On Wed Sep 27 07:08:01 2000, "Vandergraaf, Chuck" <firstname.lastname@example.org> wrote:
> Where I think Richard Duncan is making a mistake is by linking technological
> progress with energy consumption.
In that, I don't think he is making a mistake. The agricultural revolution
which drew us from the hunter-gatherer way of life was due to the harnessing of
animal power to pull the plows. Without that extra energy, two men with a plow
can't plant very much. But with a cow, a plow and a man, acres can be planted
rapidly. After that point, the population began to grow, forcing early man to
farm more. Wood was the principle energy source with minor amounts of coal.
Coal could not be mined very deeply because there was no way to drain the water
out of the mines effectively. Agricola described a rag and chain pump that was
able to lift water from as deep as 60 feet but, it was like stiking wet towels
into the water and then lifting the towel up for squeeging. It wasn't until
the second energy crisis, when Europe was nearly deforested for fuel, that we
solved the problem of draining the mines via pumps. They invented the
centrifugal pump in 1689 which was able to lift water much more effectively.
AFter that a new energy supply was available and the industrial revolution took
off. Coal was king. But coal couldn't easily move a personal vehicle. It could
move trains, but not cars. While a train could carry product at 60 mph, once it
reached the station it had to go by horse and carriage. I was once told that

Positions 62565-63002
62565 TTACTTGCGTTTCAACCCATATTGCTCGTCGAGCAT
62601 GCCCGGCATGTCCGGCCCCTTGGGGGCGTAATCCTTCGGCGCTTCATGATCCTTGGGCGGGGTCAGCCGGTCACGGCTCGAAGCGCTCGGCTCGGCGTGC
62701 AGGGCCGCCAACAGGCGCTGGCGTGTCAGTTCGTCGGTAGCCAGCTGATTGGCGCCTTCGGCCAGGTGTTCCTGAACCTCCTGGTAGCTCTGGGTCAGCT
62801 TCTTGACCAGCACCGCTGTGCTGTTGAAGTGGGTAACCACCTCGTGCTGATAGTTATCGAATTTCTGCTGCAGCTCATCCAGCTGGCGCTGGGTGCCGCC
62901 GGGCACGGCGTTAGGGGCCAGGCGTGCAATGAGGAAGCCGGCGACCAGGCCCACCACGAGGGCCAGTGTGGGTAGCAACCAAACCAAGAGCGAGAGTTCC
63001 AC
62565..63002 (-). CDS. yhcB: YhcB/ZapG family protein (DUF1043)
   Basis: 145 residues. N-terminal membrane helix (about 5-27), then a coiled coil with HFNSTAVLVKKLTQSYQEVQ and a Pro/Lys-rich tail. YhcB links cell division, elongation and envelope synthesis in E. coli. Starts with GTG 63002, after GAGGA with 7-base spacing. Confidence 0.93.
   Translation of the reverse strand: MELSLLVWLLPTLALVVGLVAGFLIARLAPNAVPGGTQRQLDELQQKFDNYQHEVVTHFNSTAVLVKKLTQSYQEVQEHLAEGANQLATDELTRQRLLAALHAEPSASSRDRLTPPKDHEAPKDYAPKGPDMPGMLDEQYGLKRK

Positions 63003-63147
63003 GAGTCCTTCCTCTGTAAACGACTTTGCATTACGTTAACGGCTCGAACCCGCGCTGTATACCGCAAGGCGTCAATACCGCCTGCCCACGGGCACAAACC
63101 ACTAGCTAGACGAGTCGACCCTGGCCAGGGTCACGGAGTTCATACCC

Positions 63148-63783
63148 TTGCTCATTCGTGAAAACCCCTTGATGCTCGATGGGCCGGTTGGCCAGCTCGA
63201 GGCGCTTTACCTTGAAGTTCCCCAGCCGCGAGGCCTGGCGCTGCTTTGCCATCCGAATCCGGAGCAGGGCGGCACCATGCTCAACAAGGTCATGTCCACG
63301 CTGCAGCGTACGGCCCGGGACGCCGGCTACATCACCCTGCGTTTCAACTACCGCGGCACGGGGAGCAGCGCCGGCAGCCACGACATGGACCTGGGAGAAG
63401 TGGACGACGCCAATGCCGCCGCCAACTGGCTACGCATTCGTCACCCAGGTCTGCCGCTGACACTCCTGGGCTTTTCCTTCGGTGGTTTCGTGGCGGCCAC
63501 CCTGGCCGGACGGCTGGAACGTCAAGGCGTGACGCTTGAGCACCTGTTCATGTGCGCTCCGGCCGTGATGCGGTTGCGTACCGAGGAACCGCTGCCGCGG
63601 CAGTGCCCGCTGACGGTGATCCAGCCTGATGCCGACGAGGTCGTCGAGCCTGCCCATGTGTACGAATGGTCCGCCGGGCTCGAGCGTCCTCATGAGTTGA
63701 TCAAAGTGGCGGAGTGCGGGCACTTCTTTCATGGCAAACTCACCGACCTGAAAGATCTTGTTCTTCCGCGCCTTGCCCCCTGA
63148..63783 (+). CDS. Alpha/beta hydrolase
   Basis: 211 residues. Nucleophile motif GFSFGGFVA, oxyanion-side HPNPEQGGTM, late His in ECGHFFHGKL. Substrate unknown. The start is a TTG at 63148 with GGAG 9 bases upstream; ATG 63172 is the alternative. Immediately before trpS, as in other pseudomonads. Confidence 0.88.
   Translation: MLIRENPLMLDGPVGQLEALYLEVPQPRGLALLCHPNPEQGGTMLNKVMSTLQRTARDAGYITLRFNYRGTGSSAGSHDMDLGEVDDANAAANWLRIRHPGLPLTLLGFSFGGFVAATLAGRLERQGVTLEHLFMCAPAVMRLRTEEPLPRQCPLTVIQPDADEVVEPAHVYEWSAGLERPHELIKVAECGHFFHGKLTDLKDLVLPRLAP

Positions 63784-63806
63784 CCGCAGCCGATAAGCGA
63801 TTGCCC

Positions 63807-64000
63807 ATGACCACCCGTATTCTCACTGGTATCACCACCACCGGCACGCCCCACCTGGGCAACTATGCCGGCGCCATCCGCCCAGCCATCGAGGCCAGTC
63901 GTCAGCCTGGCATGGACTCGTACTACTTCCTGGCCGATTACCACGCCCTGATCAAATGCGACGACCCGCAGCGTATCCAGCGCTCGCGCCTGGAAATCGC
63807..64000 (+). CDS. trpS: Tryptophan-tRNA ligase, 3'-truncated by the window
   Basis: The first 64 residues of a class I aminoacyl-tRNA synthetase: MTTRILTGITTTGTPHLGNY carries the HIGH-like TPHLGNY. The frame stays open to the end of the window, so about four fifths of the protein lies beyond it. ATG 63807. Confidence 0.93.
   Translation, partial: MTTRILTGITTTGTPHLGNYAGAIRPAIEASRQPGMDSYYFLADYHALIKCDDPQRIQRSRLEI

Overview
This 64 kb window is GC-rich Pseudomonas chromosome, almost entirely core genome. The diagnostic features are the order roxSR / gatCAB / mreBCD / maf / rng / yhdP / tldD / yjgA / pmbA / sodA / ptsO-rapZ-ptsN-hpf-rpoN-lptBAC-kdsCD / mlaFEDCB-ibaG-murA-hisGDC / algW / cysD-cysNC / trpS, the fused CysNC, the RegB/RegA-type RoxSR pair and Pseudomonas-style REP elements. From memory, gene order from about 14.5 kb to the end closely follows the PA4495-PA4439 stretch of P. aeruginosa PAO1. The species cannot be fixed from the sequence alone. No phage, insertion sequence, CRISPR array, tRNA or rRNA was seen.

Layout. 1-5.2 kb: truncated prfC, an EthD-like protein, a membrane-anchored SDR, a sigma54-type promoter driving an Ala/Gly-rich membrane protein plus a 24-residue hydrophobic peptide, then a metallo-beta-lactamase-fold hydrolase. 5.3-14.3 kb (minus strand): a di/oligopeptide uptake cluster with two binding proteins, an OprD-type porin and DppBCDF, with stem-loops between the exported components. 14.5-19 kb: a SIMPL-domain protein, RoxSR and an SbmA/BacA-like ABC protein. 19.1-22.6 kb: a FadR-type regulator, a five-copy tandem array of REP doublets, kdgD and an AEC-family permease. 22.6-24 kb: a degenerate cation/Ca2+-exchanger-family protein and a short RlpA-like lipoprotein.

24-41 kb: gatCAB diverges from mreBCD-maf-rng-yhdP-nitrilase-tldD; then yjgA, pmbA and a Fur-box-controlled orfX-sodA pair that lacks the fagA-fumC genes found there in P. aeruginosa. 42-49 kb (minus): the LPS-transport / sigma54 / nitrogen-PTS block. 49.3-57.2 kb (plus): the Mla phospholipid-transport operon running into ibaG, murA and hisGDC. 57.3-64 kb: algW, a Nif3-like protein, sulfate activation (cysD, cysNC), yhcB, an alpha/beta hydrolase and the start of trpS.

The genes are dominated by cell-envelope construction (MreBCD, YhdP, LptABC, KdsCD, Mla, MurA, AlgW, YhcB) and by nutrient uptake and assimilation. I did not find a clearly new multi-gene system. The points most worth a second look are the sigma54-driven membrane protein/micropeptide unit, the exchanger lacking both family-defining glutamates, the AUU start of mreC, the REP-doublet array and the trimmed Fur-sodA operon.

in the Great Plains of the US, the train tracks are about 12 miles apart,
allowing a horse to carry a load into town and back home in a day. Thus when
oil came along, it solved that problem and made transporation rapid on all
fronts. Product could be carried from the train to the home at 60 mph.
History teaches us that we made a fair
> bit of progress in science before we started using vast amounts of energy.
Yes, but we didn't have much of a GNP
> Many societies developed quite nicely without using vast amounts of energy.
> Look at the Chinese, for example.
I am not sure that most citizens of North America would want to live as they
do. And if you get right down to it from this point of view, the Papua New
Guineans get along just fine without any energy source. And so do the hunter-
> My guess (and I'm in the nuclear business) is that, when society is faced
> with energy shortages, nuclear technology will become more acceptable and
> that nuclear power should take care of much, if not most, of the industrial
> and residential demands.
I would agree, only if we plan ahead. We can't take 20-25 years to bring a nuke
on line as was the case with Commanche Peak just SW of Dallas. If we take that
long, we couldn't bring another nuke online until 2025 by which time we will
most assuredly be having difficulties with oil.
> marine transportation, we still have lots of coal and could go back to
> coal-fired ships.
That is an interesting question. I heard one guy say that in the US by 2040 it
will cost more to remove coal from the ground than it will produce in energy. I
don't know if he is correct, but if so, we can't engage in energy sinks.
Speaking of energy sinks, I heard one analyst say that the oil that Clinton is
releasing from the Strategic reserve cost $60 / barrel to buy and store. Thus
Clinton is using $60 oil to save us from $34 oil.
> In short, I think Richard Duncan is a bit of an alarmist, but it make for
> good copy. Mind you, he did paint a scenario for the spring of 2001. We'll
> see how close he was in another six months.
I would agree that his scenario won't happen in 6 months. I think he is
terribly wrong on that. By 2020-2030? Maybe.
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